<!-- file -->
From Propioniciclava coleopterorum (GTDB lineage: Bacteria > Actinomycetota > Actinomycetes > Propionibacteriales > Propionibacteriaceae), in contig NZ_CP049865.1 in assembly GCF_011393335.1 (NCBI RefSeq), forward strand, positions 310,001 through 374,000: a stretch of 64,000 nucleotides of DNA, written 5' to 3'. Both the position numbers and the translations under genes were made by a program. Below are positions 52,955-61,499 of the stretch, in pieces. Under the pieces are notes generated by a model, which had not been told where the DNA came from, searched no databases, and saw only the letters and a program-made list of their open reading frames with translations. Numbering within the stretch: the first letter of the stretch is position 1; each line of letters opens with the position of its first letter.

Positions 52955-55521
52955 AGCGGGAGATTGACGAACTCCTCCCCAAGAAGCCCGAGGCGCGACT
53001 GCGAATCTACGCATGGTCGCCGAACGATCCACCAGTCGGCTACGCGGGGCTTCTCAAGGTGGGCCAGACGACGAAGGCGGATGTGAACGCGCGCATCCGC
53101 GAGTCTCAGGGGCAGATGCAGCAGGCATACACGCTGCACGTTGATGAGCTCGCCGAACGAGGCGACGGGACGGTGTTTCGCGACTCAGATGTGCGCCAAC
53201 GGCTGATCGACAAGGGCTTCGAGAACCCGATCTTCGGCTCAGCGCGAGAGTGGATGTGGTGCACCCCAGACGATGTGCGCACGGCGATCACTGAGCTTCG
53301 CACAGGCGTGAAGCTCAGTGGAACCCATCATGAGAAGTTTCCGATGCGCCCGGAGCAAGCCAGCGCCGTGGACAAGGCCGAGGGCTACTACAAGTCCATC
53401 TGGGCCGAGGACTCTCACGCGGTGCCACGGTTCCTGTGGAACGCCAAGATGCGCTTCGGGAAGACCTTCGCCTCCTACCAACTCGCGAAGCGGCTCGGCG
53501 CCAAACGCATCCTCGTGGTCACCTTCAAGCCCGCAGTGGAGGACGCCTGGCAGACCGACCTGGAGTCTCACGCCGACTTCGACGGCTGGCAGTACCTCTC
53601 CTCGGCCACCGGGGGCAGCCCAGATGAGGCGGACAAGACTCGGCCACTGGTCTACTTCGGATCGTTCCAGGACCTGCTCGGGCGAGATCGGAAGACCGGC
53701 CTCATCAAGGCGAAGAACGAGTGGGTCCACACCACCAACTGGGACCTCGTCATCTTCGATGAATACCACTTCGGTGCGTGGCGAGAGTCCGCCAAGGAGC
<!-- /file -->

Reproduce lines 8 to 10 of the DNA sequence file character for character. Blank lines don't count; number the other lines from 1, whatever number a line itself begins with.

53401 TGGGCCGAGGACTCTCACGCGGTGCCACGGTTCCTGTGGAACGCCAAGATGCGCTTCGGGAAGACCTTCGCCTCCTACCAACTCGCGAAGCGGCTCGGCG
53501 CCAAACGCATCCTCGTGGTCACCTTCAAGCCCGCAGTGGAGGACGCCTGGCAGACCGACCTGGAGTCTCACGCCGACTTCGACGGCTGGCAGTACCTCTC
53601 CTCGGCCACCGGGGGCAGCCCAGATGAGGCGGACAAGACTCGGCCACTGGTCTACTTCGGATCGTTCCAGGACCTGCTCGGGCGAGATCGGAAGACCGGC